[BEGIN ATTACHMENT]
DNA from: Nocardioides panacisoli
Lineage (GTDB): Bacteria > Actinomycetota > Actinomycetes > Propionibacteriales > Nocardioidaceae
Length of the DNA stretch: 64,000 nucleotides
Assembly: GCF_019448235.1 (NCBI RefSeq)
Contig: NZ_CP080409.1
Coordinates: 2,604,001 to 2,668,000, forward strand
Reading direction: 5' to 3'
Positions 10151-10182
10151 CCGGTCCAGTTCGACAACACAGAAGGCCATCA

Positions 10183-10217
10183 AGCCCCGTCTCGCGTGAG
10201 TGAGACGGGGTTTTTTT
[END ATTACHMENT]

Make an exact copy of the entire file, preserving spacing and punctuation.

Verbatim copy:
DNA from: Nocardioides panacisoli
Lineage (GTDB): Bacteria > Actinomycetota > Actinomycetes > Propionibacteriales > Nocardioidaceae
Length of the DNA stretch: 64,000 nucleotides
Assembly: GCF_019448235.1 (NCBI RefSeq)
Contig: NZ_CP080409.1
Coordinates: 2,604,001 to 2,668,000, forward strand
Reading direction: 5' to 3'
Positions 10151-10182
10151 CCGGTCCAGTTCGACAACACAGAAGGCCATCA

Positions 10183-10217
10183 AGCCCCGTCTCGCGTGAG
10201 TGAGACGGGGTTTTTTT